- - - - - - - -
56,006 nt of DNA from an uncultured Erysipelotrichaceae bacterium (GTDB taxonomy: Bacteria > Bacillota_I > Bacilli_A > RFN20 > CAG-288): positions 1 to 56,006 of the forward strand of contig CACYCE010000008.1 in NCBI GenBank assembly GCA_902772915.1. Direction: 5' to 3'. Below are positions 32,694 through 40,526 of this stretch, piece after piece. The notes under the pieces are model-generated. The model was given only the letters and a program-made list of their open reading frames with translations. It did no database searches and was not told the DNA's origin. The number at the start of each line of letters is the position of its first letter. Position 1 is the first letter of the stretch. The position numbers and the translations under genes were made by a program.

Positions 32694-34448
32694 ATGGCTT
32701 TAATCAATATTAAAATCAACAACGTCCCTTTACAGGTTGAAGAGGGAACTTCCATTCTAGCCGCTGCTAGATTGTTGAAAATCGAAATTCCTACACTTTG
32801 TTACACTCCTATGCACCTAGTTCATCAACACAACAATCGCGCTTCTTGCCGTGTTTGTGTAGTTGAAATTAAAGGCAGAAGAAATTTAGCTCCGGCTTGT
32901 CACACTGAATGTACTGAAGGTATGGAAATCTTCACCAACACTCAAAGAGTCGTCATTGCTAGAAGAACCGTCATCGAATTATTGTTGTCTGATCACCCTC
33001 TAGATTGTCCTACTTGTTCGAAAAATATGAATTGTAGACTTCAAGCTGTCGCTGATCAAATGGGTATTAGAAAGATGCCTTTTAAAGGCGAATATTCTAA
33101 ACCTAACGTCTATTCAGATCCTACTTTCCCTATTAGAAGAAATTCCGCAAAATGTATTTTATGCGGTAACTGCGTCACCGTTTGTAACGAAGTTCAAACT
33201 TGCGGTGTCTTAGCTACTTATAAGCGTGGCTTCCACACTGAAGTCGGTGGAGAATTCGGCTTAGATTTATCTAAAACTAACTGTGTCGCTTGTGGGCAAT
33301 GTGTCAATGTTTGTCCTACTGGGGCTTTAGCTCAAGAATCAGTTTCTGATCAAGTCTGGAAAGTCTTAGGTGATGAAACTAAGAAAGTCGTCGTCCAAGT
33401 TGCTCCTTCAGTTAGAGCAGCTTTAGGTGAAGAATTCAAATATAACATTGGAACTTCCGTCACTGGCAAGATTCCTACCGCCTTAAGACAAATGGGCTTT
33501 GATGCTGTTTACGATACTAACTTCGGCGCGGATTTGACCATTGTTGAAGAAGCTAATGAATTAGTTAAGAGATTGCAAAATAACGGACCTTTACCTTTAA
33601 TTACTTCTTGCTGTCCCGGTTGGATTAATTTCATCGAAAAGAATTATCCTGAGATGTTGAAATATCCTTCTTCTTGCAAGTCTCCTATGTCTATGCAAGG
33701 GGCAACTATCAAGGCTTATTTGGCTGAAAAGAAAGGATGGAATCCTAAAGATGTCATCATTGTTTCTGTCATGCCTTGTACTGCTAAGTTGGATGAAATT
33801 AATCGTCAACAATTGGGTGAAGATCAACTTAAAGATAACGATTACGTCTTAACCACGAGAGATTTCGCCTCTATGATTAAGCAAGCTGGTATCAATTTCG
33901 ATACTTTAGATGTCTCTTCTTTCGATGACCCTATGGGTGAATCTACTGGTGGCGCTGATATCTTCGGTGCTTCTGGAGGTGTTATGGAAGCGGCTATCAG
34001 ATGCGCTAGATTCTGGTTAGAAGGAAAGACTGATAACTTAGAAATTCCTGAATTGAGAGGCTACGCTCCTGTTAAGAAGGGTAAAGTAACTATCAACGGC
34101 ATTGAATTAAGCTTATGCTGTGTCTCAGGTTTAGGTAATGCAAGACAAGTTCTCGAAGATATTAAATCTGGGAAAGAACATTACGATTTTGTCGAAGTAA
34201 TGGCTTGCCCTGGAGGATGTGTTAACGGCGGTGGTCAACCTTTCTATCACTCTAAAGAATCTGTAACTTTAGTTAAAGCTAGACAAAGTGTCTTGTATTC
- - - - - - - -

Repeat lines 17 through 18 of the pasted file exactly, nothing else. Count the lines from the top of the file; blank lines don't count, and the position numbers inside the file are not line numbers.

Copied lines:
34001 ATGCGCTAGATTCTGGTTAGAAGGAAAGACTGATAACTTAGAAATTCCTGAATTGAGAGGCTACGCTCCTGTTAAGAAGGGTAAAGTAACTATCAACGGC
34101 ATTGAATTAAGCTTATGCTGTGTCTCAGGTTTAGGTAATGCAAGACAAGTTCTCGAAGATATTAAATCTGGGAAAGAACATTACGATTTTGTCGAAGTAA